Historic coin depicting a Hanukkah story villain is present in a suspected thief’s residence in Israel

A coin depicting the traditional Greek king Antiochus IV, a villain within the Jewish Hanukkah story, has been found amongst a trove of artifacts stolen from a sacred web site in Israel.

The piece, minted between 169 and 164 BC, commemorates the traditional king’s victories in Egypt. Nonetheless, Antiochus is extra well-known for persecuting Jews and defiling their Temple in Jerusalem greater than 1,850 years in the past.

Whereas the coin’s discovery is thrilling and occurred simply weeks earlier than the primary day of Hanukkah, officers are involved in regards to the man who broke the regulation – he looted a number of different cash and historical artifacts from a protected space of Kiryat Shmona.

Israel Antiquities Authority, which raided the person’s residence, stated the removing of such objects might probably hurt essential analysis being carried out on the web site and destroy any data that has but to be uncovered.

The traditional coin dates again between 169 and 164 BC and commemorates the traditional Greek king Antiochus IV’s victories over Egypt. The king, nonetheless, is thought for his persecution of Jews

Hanukkah is an eight-day Jewish celebration that begins on December 18 and ends on the night of December 26.

The vacation honors the rededication in the course of the second century BC of the Second Temple in Jerusalem, as the primary was destroyed by Antiochus, who changed it with an altar praying to the Greek gods.

Antiochus captured Jerusalem in 167 BC and desecrated the Temple by sacrificing a pig on an altar to Zeus.

The coin was found inside a man's home who had looted several artifacts from a sacred site in Israel

The coin was discovered inside a person’s residence who had looted a number of artifacts from a sacred web site in Israel  

Hanukkah commemorates the Maccabean, or Hasmonean, victories over the king’s forces in 167 BC.

The Jewish military was led by Mattathias Maccabee and his son Judas, who had been the primary Jews to defend their non secular beliefs reasonably than their lives.

The Maccabean revolt led to the seize of Jerusalem, the reestablishment of Jewish worship within the Temple and the Hasmonean dynasty that dominated Judea till 67 BC.

Antiochus IV is a villain in the Jewish Hanukkah story who persecuted Jews and destroyed their Temple. Pictured is a statue of the king

Antiochus IV is a villain within the Jewish Hanukkah story who persecuted Jews and destroyed their Temple. Pictured is a statue of the king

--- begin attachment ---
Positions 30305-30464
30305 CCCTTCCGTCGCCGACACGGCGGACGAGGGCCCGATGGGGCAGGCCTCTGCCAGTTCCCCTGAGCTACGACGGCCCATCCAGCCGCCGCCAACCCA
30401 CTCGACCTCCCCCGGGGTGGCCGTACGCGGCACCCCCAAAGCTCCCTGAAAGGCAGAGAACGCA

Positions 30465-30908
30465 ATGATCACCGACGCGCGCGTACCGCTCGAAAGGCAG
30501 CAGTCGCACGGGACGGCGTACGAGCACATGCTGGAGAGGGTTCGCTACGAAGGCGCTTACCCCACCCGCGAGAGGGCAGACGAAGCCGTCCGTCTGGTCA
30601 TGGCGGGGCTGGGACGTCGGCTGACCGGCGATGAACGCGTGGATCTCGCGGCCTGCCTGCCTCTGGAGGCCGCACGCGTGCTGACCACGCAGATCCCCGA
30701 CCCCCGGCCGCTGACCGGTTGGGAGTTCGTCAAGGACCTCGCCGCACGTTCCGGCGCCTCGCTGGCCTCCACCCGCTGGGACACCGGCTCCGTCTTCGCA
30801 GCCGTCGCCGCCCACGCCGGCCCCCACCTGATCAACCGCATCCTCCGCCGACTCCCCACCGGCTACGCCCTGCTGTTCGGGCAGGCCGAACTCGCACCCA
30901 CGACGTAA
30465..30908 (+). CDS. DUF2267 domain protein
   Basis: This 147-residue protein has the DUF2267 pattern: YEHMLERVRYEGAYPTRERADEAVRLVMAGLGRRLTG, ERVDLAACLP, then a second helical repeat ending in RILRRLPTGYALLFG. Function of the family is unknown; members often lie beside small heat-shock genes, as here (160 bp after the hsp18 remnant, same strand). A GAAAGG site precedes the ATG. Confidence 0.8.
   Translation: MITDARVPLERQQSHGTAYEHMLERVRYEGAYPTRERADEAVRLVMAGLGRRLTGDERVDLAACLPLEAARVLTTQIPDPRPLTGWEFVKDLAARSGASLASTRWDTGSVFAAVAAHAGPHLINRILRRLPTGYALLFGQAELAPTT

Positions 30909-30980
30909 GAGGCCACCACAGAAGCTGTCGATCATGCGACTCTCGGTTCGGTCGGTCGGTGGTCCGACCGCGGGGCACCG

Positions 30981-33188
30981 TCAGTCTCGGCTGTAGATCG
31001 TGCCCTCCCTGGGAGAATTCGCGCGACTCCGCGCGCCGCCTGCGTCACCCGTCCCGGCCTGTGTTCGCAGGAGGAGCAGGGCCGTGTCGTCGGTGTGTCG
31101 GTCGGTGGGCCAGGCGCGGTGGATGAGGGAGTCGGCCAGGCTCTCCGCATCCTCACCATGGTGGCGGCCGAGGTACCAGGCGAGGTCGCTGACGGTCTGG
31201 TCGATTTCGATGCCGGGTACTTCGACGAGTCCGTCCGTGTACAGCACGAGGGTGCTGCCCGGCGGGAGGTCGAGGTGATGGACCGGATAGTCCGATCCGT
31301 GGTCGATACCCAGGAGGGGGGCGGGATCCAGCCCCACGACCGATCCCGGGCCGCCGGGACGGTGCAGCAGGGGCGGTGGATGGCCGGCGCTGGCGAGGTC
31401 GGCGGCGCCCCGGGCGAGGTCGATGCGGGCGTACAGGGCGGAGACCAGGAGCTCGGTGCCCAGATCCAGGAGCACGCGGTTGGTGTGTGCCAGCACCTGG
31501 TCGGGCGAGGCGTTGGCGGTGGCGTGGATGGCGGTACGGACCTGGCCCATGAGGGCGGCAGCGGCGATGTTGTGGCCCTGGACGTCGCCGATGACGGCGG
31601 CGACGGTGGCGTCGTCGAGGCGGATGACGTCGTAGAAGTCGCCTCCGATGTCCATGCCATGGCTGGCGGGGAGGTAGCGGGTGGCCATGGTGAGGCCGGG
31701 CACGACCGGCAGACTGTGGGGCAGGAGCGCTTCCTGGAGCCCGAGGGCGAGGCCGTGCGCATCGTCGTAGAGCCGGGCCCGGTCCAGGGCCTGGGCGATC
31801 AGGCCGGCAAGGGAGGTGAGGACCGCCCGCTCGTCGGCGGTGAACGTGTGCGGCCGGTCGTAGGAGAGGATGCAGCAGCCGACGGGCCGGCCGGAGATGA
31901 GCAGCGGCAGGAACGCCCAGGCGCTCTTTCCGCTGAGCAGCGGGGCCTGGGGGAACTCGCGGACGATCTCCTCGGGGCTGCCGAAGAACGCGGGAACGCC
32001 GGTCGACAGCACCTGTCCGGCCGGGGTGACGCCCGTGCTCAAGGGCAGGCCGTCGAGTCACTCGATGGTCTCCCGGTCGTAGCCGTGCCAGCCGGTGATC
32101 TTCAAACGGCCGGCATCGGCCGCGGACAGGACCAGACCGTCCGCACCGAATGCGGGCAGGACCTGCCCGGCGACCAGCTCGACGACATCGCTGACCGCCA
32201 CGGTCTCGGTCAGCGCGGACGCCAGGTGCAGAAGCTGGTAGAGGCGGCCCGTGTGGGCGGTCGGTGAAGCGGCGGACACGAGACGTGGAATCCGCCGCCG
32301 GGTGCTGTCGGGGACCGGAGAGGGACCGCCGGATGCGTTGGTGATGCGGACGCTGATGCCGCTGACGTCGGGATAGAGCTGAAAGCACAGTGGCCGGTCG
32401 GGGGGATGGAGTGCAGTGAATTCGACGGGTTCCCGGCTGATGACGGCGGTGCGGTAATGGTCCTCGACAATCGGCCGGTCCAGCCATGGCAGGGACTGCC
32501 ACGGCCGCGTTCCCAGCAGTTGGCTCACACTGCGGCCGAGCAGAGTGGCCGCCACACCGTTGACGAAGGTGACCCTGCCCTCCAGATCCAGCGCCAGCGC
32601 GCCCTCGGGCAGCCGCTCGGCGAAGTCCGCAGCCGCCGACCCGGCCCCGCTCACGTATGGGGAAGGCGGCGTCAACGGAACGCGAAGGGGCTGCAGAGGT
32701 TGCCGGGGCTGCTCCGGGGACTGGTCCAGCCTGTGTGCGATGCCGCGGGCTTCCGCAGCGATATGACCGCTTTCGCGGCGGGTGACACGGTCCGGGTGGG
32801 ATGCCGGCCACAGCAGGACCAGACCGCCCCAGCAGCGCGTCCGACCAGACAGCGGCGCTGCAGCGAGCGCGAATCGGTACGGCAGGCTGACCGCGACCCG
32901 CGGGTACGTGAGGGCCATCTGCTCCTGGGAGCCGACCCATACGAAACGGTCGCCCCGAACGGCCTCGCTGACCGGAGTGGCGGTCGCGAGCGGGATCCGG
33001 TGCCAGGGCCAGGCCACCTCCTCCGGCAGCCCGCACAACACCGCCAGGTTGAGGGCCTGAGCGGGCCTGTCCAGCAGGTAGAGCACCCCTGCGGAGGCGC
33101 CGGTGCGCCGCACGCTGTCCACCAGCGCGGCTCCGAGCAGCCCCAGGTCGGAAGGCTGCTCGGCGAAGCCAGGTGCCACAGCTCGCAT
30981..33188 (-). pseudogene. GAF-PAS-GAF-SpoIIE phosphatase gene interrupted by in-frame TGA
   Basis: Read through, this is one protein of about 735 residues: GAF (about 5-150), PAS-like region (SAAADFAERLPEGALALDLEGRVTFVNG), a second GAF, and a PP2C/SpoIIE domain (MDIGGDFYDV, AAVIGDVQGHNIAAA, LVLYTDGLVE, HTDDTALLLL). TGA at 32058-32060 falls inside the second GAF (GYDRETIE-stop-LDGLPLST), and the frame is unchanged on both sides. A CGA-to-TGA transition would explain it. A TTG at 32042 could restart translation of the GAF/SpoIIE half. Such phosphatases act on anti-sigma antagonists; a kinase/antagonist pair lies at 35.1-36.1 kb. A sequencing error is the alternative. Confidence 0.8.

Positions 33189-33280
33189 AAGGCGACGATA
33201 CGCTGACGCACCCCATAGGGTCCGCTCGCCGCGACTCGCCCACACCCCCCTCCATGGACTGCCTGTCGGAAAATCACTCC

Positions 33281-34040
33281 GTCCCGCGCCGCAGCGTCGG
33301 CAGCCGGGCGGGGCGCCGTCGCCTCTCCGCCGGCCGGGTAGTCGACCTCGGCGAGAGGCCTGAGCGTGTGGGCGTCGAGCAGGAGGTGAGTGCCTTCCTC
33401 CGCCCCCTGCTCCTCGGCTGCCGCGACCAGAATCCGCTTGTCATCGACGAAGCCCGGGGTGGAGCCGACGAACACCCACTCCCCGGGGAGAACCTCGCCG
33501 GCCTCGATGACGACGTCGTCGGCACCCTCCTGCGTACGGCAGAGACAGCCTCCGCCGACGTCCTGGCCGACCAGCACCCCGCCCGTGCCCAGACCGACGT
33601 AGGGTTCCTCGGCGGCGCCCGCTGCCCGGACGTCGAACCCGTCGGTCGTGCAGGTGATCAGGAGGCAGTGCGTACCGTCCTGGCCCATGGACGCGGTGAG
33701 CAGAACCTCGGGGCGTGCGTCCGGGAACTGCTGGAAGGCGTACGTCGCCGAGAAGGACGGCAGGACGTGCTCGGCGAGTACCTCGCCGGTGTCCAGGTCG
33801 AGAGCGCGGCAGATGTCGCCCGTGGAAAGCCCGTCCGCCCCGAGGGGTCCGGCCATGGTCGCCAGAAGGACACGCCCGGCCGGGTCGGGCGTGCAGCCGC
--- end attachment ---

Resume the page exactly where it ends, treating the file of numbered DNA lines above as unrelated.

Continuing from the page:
The coin, nonetheless, is a reminder of the darkish time earlier than the Maccabean victory over their Greek oppressors.

Retired Israel Antiquities Authority coin researcher Dr Danny Shion instructed The Jerusalem Submit: ‘Antiochus, king of the Seleucid kingdom, was formally named ‘Epiphanes’ – the face of God, however behind his again his topics known as him Epimanes – the loopy Antiochus.’

 The raid was carried out Tuesday, and whereas the suspect instructed the Israel Antiquities Authority he was solely in search of geological finds, officers discovered arrowheads, rings, make-up instruments, buckles, lead objects, buttons and extra hiding in his residence.

Nir Distelfeld, the inspector of the theft prevention unit on the Israel Antiquities Authority within the northern area, stated: ‘Though the discover is gorgeous and the timing of its discovery earlier than Hanukkah is thrilling, we should not overlook that the suspect broke the regulation. 

‘Many looted objects had been present in his home. The suspect claimed to be a geology fanatic in search of quartz crystals and metals, however ‘on the best way’ additionally collected cash and historical artifacts.’

Pictured is the same coin found in the man's home, but this one is not as weathered

Pictured is similar coin discovered within the man’s residence, however this one shouldn’t be as weathered

There are still remains from the fight Jews endured against their Greek oppressors. Last November, charred remains of a 2,100-year-old Greek fortress were unearthed in Israel, and experts said the scene provides 'tangible evidence of the Hanukkah story'

There are nonetheless stays from the battle Jews endured in opposition to their Greek oppressors. Final November, charred stays of a 2,100-year-old Greek fortress had been unearthed in Israel, and consultants stated the scene supplies ‘tangible proof of the Hanukkah story’

There are nonetheless stays from the battle Jews endured in opposition to their Greek oppressors.

Final November, charred stays of a 2,100-year-old Greek fortress had been unearthed in Israel, and consultants stated the scene supplies ‘tangible proof of the Hanukkah story.’

The fortress, measuring 50 toes by 50 toes, was constructed of nine-foot-long stone partitions earlier than being burned to the bottom in the course of the battle of the Hasmoneans and Seleucids, the dominion of Antiochus.

The traditional battle started when the Hasmoneans noticed Seleucid troopers stationed within the fortress that sat on a hill overlooking the Hellenistic metropolis of Maresha.

No preventing was achieved contained in the construction, however the Jewish rebels knocked down the roof, which led to the partitions collapsing – after which they set their enemy fortress ablaze.

Whereas transferring mounds of grime away from the ruins, archaeologists uncovered 1000’s of collapsed stones that exposed a large one-foot-thick destruction layer that held lots of of artifacts courting to the late second century BC.

The workforce pulled troves of pottery, slingshots, iron weapons, burnt picket beams and dozens of cash from the location.

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